There’s a lot of things wrong in our country. We legalize the murder of innocent children; we condone sexual immorality; we are power hungry; we lie, and we still think it’s okay to judge others by the color of their skin or ethnic background.
Granted, not every American is like that, but there’s no denying that those problems exist.
And we all have the same question: Why is it this way? Why is my country this way?
I’m afraid that the church can often point the finger at society and non-Christians for the problems. There’s a picture that makes annual rounds on Facebook that asks basically the same question, and it responds to it by saying “We need prayer in schools. We need God back in America. We need Christian leaders in government,” and so on and so forth.
But how do we get prayer back in schools? How do we get God back in America? Is that even possible? And do we really need Christian leaders in government?
You see, a few decades ago, the Moral Majority movement attempted to give Christians power in government to pass “Christian” laws, based on biblical ethics. This was, in so many eyes, a fantastic movement that would bring a great revival in our country. The “religious right” became a powerful political influence, and while leaders of that movement and other Christians continued to personally share the gospel, the overarching belief seemed to be that this movement would be the movement that brought about a great spiritual revival.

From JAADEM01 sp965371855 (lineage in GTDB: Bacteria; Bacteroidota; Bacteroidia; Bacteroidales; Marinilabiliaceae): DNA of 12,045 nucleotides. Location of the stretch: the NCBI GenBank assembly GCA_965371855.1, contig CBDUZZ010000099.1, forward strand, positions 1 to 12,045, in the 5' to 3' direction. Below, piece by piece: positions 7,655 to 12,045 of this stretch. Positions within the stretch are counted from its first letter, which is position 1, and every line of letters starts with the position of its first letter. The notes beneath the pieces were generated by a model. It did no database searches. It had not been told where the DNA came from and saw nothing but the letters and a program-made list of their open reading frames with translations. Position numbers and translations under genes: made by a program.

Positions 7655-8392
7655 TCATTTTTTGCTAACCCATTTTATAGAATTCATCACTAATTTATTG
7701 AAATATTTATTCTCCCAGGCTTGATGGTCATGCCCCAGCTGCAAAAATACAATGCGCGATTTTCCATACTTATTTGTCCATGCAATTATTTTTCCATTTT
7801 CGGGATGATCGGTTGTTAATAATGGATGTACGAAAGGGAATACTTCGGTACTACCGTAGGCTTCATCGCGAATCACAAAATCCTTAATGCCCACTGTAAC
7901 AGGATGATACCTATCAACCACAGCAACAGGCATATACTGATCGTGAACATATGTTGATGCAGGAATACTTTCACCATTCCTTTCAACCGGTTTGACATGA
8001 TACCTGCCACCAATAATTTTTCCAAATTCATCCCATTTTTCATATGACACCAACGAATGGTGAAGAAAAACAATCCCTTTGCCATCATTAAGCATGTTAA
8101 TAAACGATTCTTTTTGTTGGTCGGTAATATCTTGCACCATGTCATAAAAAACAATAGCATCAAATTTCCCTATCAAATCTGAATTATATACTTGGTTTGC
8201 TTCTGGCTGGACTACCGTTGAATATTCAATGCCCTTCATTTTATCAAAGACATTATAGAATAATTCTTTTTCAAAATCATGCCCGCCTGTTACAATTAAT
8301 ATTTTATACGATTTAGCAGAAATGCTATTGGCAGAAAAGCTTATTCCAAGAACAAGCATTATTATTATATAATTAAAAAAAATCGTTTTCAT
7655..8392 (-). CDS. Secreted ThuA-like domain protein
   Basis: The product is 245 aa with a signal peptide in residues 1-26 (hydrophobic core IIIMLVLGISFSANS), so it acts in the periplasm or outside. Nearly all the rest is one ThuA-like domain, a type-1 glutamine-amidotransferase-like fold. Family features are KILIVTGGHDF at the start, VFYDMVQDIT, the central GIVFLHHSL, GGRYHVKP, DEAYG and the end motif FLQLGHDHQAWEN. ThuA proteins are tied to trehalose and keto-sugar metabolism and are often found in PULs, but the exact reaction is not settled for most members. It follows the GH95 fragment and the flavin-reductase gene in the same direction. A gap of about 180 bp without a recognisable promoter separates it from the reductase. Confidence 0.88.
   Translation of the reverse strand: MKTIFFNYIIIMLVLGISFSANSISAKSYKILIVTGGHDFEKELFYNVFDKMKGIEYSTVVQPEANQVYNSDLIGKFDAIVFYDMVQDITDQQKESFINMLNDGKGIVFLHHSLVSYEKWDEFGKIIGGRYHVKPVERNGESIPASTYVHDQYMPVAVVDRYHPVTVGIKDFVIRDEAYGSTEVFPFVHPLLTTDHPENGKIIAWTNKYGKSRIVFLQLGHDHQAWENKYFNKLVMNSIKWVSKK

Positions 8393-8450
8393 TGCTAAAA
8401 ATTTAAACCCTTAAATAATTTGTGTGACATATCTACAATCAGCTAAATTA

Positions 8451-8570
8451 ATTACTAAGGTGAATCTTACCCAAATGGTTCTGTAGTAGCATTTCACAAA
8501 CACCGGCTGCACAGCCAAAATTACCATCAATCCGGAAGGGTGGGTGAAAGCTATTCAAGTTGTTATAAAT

Unfortunately, the moral majority is gone, and our country is worse now than ever before.
Why? Because you cannot legislate the human heart. Because the government cannot make disciples.
I believe our country is the way it is because of sin. And I believe sin has a foothold in our country because the church has failed to make disciples the way God has called us to. We have gotten so caught up in the next election that we have failed to carry out our God-given mandate. We have thought that the government should “allow” prayer and “allow” God to work in our country, failing to remember that God Himself indwells each and every believer, and thus, we are divinely equipped to make a difference regardless of what the government is doing.